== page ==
Ten House Fire Fighters
I just watched a documentary about the September 11 attacks on Foxtel last night, which was all about the Ten House NYC Fire Fighters http://dsc.discovery.com/tv-shows/911-firehouse/bios/bios.htm
It was a very interesting portrayal of what it was like for the first fire fighters arriving at the Trade Centre site. Ten House is located on Liberty street closest to the Trade Centre site and remains there today, it has crews from Ladder 10 and Engine 10. Their stories are worth watching, including all the harrowing tales of bravery and survival they have to tell.
Recently on a trip to New York my daughter and I visited the Memorial site which is still under construction and under extremely tight security. We had booked our free tickets online and were very keen to get to the site on time for our allotted time slot. It was a very hot New York summers day and we were very rushed to get there, crowds were thick surrounding the site. In the process we rushed past the Ten House Fire Station and saw all the crowds of people and brass memorial sculptures, but didn't get a good chance to take a look. I now wish we had made the time, especially after seeing the documentary on the Ten House fire fighters, it would have been good to have visited properly.
We were able to spend considerable time at the Memorial where we reflected upon the 2,977 deaths that happened that day, with more than 400 of those being first responders. The two pools set in the footprints of the original Twin Towers were an impressive sight, and I thought a very fitting memorial, with all the names of the victims inscribed in bronze parapets surrounding the pools. The newly built and almost complete 1 World Trade Centre (previously affectionately known as the Freedom Tower) just beyond the north pool was very impressive, which at 1,776 feet is now the tallest building in the United States.
I was at University studying to be a Paramedic in 2001, and already a volunteer Ambulance Officer, when 911 happened. The disaster has affected the way I have approached my job and it is a day that no one in the emergency services field will ever forget. Many lessons were learnt that day.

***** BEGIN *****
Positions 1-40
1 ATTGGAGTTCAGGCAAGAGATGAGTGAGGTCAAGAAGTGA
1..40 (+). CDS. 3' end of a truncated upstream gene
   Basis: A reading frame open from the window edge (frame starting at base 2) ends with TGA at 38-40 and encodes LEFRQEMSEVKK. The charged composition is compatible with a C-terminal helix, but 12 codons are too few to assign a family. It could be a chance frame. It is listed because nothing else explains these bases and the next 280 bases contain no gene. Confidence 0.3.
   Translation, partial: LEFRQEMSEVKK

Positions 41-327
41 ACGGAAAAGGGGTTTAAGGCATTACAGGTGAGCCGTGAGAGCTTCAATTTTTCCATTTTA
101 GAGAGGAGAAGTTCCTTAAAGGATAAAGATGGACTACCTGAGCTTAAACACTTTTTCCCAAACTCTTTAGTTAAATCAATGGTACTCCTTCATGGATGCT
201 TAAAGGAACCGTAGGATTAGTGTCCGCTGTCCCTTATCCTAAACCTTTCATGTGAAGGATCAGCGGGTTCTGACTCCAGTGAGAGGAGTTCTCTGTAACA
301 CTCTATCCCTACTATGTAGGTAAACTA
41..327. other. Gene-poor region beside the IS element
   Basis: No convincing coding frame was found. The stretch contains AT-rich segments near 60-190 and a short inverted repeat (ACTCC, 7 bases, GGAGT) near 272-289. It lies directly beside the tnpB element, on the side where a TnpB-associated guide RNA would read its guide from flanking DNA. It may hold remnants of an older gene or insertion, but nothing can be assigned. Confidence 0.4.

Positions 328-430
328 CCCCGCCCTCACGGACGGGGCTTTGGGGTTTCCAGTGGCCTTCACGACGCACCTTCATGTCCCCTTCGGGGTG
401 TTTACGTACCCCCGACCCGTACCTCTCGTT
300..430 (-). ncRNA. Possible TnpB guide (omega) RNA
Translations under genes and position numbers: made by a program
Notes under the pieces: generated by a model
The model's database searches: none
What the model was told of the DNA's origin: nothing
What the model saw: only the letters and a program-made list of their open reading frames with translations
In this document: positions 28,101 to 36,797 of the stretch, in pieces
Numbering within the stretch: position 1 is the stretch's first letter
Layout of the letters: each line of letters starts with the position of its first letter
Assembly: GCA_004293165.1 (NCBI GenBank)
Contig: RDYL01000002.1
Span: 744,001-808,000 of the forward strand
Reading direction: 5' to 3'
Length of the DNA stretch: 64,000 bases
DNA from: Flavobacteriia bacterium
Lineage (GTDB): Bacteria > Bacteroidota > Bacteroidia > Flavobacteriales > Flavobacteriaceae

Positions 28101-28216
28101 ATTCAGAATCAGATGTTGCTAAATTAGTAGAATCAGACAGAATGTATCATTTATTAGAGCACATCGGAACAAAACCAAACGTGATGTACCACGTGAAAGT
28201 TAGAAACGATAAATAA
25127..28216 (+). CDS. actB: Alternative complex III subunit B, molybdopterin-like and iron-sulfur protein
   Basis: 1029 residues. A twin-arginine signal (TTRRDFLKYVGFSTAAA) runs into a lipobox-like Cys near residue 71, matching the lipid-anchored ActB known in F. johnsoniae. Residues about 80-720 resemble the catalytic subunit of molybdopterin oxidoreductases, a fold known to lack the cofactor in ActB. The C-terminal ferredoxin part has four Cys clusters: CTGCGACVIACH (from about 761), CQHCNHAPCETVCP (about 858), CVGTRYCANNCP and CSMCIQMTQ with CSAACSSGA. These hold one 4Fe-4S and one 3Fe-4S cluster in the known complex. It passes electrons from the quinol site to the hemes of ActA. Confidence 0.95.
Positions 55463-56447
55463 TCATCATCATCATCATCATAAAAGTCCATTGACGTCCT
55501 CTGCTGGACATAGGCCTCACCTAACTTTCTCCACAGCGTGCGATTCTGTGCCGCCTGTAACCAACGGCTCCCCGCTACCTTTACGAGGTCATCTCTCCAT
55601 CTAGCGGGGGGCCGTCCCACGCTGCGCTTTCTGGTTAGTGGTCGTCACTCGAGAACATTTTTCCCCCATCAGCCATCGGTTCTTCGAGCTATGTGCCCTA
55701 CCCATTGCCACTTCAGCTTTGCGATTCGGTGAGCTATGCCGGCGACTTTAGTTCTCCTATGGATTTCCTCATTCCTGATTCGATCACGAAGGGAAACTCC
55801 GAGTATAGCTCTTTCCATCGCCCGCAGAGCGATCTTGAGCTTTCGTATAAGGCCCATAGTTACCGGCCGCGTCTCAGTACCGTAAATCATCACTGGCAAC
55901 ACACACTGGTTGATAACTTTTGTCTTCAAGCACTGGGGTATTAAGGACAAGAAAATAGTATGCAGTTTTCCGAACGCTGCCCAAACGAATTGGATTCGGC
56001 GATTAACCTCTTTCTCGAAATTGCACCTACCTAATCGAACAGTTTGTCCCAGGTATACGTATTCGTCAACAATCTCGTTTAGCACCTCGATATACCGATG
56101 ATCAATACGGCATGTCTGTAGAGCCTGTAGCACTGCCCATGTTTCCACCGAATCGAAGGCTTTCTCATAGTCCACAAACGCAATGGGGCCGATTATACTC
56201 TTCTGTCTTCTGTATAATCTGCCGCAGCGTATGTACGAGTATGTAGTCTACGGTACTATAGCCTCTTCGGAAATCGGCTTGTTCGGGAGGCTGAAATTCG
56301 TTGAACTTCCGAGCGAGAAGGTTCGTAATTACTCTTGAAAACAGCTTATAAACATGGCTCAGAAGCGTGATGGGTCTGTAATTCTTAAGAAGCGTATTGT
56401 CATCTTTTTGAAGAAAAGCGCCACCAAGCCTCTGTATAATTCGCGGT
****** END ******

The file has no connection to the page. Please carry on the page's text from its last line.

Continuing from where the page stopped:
After we had finished our visit we left the Memorial site and only a few streets away we heard a barrage of sirens echoing through the city. Not an unusual sound for New York City, however, we realised they were heading our way. Right in front of us a fire truck with lights flashing and sirens blaring pulled up to a stop, the crew got out and started evacuating a building opposite us. Crowds were gathering in the street, including the workmen that had been working on the building that was being renovated and now evacuated. There were reports of smoke, although we didn't see any at the time. As other fire trucks and emergency vehicles continued to arrive we, like others in the gathering crowd, began to sheepishly take photo's of events unfolding. Even the construction workmen were pulling out their mobile phones, so I didn't feel such a tourist in doing the same.
The whole time we stayed and watched them work, we had a strong feeling that these guys would have had something to do with September 11 as we were so close to the Memorial site. I have just looked back at my photo's and discovered that without even knowing it at the time, we actually saw Ladder 10 in action, one of the very first fire trucks that had arrived on that fateful day. I knew that the photo I took of the side of the fire truck listing names 'In Memory Of' would probably have had something to do with 911 losses. It was a privilege to see these guys in action in their newly painted fire truck that had to be specially made post 9/11, as both their fire trucks were destroyed in the aftermath of the destruction of the towers, as was their fire house...